The kicker here is that it was so good, I cannot believe it was automatic. You might think the above tweet was generated by some rules that fix capitalization and a little text spinning, right? Well, I already contest that a bot is unlikely to realize “math.SE” can be reasonably written as “Math SE” instead of interpreting it as a link. But also, consider this pair:

i wear nothing but a shirt and sit around all day wrapped in a blanket. i’m basically a sphynx

@eevee, Jan 16 at 1:42pm

I wear nothing but a shirt and sit around all day wrapped in a blanket. I’m basically a puppy?

@tilapya_, Jan 16 at 4:56pm

What kind of word list would even think to include “sphynx” and “puppy” as potentially interchangeable? How would software know that a question mark can go on the end of that non-question?

(This blog software turns everything into curly quotes automatically, but it’s worth noting that my original tweet had a plain quote, whereas this account always uses curly quotes.)

Or how about these, which were both accompanied by the same screenshot of some obtuse legalese:

this tax prep software just makes everything so easy

@eevee, Feb 27 at 11:12am

This tax preparation software is one reason why I want to be @avdangeles’ friend forever.

@tilapya_, Feb 27 at 8:05pm

I don’t know who @avdangeles is, but their Twitter bio indicates they’re a tax lawyer. And also one of the only two archive.org snapshots of this account shows them tweeting at that same person in 2013!

The joke — the sarcastic joke — was completely rewritten with a nod to a sensibly-chosen third party who the account appears to know.

Or take these:

psa: please stop generating PDFs whose titles are the path to a temporary file on your server

@eevee, Feb 27 at 1:24pm

Federal websites should really stop generating PDFs whose titles are the path to a temporary file on their servers.

@tilapya_, Feb 28 at 10:35am

How could an automated system possibly add the reasonable context of “Federal websites”, which are known for this sort of clumsy tech oversight? I was even talking about doing income taxes at the time, so that’s not unreasonable to infer, though I was actually talking about several bank websites.

These are the only tweets I still had open in tabs when the account was deleted, but you get the idea. I also saw several of my tweets get copied, unmodified, except that they also had an appropriate smiley added. And these are just my own tweets that I recognized; I hadn’t gotten around to comparing the others’ tweets yet.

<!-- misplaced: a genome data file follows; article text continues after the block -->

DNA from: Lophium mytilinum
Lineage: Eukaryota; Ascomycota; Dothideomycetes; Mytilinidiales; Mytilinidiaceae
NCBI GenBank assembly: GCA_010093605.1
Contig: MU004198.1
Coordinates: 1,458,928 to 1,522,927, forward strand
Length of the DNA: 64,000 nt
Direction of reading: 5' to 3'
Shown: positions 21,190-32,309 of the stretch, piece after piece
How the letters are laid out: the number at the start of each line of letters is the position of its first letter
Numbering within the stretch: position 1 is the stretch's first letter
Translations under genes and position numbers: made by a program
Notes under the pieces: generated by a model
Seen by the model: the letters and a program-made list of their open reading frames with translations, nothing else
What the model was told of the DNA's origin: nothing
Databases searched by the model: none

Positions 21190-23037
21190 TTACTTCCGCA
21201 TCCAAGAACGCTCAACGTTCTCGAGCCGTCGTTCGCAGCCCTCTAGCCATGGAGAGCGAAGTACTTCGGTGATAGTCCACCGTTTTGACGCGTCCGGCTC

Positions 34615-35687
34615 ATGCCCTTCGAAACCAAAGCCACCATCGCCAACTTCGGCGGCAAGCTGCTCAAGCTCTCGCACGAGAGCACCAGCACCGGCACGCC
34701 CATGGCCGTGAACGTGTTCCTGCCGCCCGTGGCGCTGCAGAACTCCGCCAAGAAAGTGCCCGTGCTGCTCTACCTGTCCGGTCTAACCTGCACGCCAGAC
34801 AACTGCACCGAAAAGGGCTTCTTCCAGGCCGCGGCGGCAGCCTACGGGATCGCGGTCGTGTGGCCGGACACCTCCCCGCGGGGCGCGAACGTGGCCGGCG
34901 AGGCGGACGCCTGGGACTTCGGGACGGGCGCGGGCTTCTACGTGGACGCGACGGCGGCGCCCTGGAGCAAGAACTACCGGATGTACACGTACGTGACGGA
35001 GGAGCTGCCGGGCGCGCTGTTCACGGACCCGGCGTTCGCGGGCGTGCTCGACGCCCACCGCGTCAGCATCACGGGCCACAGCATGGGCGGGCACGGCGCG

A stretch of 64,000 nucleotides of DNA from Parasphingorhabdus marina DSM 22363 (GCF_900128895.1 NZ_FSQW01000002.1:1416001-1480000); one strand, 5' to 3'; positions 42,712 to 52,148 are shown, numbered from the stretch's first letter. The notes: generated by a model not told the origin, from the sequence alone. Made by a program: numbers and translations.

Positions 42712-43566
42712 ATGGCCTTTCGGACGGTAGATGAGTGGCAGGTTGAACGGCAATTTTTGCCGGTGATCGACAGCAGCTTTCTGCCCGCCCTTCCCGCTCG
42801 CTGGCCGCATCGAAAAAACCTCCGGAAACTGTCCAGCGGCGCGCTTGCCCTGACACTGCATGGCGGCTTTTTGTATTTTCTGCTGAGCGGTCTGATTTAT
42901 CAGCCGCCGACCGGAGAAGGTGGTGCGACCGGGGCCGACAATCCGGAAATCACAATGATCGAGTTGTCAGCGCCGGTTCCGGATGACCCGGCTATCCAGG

The account was six years old and looked to have copied from other sources before. I saw one case where it copied someone else’s reply to a Demetri Marin tweet, but exapnded upon it:

@DemetriMartin is there an “and” missing? third line?

@Bob_Lawblaw, Apr 16, 2014 at 12:20pm

@DemetriMartin Third line seems to be missing an “and”, but I love your work! I love palindromes!

@tilapya_, Apr 16, 2014 at 6:27pm

This is extraordinarily bizarre and I am at a loss to explain it. I can only think of two ways this could’ve happened:

  1. An actual human being, who has enough general tech knowledge to ensure nerdy tweets still make sense, is spending an awful lot of time manually copying tweets from a small circle of tech friends. And has been doing so for years. And doesn’t seem to be gaining anything from it.

    Granted, this could just be a fake follower account, but why would someone put so much apparent manual effort into it? Those fake follower places sell a thousand junk followers for ten bucks; it can’t possibly be worth trying so hard just to make one of them vaguely resemble an actual person. They even hid themselves once they were discovered; what kind of bot herder bothers to do that?

  2. Alternatively, the NSA has a secret program to build an AI to simulate the perfect nerd, and it’s already so good that it independently thinks of the same tweets I do, right around the same time. Soon it will replace me, and no one will know the difference.

That’s all I’ve got. Any other ideas?

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(illus. by Rumwik)